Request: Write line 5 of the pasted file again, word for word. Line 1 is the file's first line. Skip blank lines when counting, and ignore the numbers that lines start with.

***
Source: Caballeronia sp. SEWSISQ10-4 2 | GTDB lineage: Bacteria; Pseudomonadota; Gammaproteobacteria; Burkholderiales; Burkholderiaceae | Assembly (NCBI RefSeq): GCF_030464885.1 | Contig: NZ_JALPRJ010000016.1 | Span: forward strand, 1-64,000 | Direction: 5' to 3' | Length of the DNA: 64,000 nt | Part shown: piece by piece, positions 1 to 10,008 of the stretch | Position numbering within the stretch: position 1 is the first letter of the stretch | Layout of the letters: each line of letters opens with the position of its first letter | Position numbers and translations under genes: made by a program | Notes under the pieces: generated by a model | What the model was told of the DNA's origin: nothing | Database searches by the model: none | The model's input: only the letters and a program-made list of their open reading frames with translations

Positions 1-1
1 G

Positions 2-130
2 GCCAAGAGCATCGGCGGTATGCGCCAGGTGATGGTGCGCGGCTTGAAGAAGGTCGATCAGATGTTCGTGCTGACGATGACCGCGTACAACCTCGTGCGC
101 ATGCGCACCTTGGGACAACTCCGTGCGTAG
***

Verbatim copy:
2 GCCAAGAGCATCGGCGGTATGCGCCAGGTGATGGTGCGCGGCTTGAAGAAGGTCGATCAGATGTTCGTGCTGACGATGACCGCGTACAACCTCGTGCGC